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FDA approves drug for relapsing form of Multiple sclerosis


FDA approves drug for relapsing form of Multiple sclerosis
The U.S. Food and Drug Administration has granted approval to Mayzent (siponimod) tablets for treating adults with relapsing forms of multiple sclerosis (MS).The indications of drug also include clinically isolated syndrome, relapsing-remitting disease, and active secondary progressive disease.

The FDA has granted approval of Mayzent to Novartis.

MS is a chronic, inflammatory, autoimmune disease of the central nervous system.It is   among the most common causes of neurological disability in young adults and occurs more frequently in women than in men.The first symptoms of disease appear in  most patients between the ages of 20 and 40.In most people, MS starts with a relapsing-remitting course, in which episodes of worsening function (relapses) are followed by recovery periods (remissions). These remissions may not be complete and may leave patients with some degree of residual disability. Many, but not all, patients with MS experience some degree of persistent disability that gradually worsens over time. In some patients, disability may progress independent of relapses, a process termed secondary progressive multiple sclerosis (SPMS).

“Multiple sclerosis can have a profound impact on a person’s life,” said Billy Dunn, M.D., director of the Division of Neurology Products in the FDA’s Center for Drug Evaluation and Research. “We are committed to continuing to work with companies that are developing additional treatment options for patients with multiple sclerosis.”

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The efficacy of Mayzent was shown in a clinical trial of 1,651 patients that compared Mayzent to placebo in patients with SPMS who had evidence of disability progression in the prior two years and no relapses in the three months prior to enrollment. The primary endpoint of the study was the time to three-month confirmed progression in disability. The fraction of patients with confirmed progression of disability was statistically significantly lower in the Mayzent group than in thel pacebo group. Mayzent also decreased the number of relapses experienced by these patients. In the subgroup of patients with non-active SPMS, the results were not statistically significant.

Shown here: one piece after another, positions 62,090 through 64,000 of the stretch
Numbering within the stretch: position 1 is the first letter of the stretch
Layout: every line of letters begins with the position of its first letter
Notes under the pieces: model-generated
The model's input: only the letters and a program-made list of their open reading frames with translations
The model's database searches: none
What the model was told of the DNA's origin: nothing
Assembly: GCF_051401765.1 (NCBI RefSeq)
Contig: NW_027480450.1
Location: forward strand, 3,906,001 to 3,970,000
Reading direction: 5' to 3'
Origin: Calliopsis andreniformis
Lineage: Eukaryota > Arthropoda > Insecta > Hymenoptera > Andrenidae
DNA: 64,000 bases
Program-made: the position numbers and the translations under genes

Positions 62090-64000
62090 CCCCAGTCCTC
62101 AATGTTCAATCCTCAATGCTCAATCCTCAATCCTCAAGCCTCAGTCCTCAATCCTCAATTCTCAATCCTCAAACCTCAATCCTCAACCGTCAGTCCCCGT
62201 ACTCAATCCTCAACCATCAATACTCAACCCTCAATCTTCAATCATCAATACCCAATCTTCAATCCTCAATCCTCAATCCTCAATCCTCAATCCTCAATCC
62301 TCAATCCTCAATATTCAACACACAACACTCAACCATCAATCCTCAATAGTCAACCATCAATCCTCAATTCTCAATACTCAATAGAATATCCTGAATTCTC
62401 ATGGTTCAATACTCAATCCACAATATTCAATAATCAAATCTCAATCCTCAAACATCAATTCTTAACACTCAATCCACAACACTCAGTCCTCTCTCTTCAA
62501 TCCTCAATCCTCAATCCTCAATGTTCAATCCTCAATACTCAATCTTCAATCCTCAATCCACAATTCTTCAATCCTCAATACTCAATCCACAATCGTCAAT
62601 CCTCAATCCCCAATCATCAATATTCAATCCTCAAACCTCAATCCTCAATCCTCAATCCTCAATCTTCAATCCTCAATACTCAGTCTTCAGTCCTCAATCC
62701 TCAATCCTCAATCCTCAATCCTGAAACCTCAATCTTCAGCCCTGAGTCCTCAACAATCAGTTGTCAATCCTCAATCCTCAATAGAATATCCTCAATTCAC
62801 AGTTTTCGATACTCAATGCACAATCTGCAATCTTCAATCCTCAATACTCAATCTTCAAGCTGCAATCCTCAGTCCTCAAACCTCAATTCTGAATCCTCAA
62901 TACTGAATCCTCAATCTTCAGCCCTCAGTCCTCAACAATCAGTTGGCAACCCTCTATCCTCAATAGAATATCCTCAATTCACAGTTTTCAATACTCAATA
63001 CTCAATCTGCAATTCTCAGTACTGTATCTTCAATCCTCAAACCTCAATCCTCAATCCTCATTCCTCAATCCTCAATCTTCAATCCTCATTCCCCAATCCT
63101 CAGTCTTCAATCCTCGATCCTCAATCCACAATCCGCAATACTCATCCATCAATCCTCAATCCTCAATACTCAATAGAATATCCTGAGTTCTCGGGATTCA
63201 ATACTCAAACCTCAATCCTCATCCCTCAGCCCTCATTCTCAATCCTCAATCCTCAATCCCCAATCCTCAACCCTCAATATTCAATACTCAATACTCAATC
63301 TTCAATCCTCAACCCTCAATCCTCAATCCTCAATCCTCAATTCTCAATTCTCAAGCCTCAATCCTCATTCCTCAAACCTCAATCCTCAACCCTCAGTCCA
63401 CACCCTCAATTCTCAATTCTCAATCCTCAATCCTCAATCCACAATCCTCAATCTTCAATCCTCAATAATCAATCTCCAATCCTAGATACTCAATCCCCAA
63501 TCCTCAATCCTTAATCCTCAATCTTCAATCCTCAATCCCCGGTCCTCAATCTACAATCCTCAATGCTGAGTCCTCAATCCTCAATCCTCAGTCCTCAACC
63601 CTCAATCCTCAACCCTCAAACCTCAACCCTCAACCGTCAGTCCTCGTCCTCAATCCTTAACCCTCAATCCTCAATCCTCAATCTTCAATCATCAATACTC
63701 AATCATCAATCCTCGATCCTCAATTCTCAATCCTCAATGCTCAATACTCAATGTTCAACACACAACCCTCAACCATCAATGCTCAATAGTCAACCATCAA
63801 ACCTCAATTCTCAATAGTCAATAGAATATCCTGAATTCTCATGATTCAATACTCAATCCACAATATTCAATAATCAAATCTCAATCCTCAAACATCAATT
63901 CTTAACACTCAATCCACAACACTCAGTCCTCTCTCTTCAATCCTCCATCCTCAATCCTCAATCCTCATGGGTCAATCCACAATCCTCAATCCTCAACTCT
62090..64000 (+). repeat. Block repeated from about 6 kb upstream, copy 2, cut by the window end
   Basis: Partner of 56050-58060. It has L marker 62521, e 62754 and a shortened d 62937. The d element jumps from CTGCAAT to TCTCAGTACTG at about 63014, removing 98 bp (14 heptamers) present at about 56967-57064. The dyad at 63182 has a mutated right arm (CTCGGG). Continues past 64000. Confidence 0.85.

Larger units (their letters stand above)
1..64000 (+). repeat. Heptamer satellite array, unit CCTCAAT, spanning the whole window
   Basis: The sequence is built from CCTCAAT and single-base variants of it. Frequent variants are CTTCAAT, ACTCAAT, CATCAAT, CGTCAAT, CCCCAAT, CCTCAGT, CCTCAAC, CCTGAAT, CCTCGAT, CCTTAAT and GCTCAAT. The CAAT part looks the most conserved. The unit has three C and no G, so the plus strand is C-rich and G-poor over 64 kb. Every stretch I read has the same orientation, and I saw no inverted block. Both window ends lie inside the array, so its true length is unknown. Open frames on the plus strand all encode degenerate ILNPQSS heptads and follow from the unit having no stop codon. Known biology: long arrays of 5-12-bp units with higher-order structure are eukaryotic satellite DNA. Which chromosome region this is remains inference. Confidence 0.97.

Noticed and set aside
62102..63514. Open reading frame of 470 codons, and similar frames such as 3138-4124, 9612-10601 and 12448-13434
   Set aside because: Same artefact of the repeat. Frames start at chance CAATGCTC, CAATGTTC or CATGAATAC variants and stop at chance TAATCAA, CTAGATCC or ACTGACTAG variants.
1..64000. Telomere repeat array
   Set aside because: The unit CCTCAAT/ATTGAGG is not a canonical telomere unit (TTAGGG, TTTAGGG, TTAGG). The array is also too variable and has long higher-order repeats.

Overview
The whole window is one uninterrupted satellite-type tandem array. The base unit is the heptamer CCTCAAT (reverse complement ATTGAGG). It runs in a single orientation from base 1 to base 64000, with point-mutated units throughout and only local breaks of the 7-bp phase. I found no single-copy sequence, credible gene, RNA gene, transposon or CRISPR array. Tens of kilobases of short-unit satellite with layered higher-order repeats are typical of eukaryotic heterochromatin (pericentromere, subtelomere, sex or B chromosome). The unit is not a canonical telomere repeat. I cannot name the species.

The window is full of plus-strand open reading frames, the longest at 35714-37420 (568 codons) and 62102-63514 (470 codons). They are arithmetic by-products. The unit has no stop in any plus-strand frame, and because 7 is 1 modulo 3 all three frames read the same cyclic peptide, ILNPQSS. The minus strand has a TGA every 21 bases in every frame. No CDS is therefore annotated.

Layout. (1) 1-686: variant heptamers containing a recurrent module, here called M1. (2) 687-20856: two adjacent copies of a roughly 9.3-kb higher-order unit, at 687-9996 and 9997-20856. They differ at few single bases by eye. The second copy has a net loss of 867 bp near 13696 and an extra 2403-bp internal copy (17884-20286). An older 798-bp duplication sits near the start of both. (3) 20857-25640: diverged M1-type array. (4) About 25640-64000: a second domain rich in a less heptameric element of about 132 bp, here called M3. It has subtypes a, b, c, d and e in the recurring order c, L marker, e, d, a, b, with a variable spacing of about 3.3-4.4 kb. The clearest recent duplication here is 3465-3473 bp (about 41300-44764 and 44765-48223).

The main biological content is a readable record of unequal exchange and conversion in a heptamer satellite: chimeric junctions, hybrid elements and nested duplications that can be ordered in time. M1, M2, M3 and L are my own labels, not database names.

Mayzent must be dispensed with a patient Medication Guide that describes important information about the drug’s uses and risks. Mayzent may increase the risk of infections, so patients should have a complete blood count taken before treatment is initiated. The drug may cause macular edema, so patients should contact their physician if they experience a change in vision. Mayzent may cause transient decreases in heart rate and may cause a decline in lung function. Liver enzymes should be checked before initiation of the drug and health care professionals should closely monitor patients with severe liver impairment. Health care professionals should monitor the patient’s blood pressure during treatment. Women of childbearing potential should use effective contraception during and for 10 days after stopping the drug due to the potential risk of fetal harm. Health care professionals should monitor patients for posterior reversible encephalopathy syndrome and monitor patients that had treatment with immunosuppressive/immune-modulating therapies because there may be unintended additive immunosuppression with Mayzent.

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The most common adverse reactions reported by patients receiving Mayzent in the clinical trials include headache, high blood pressure and liver function test increases.




Source: self

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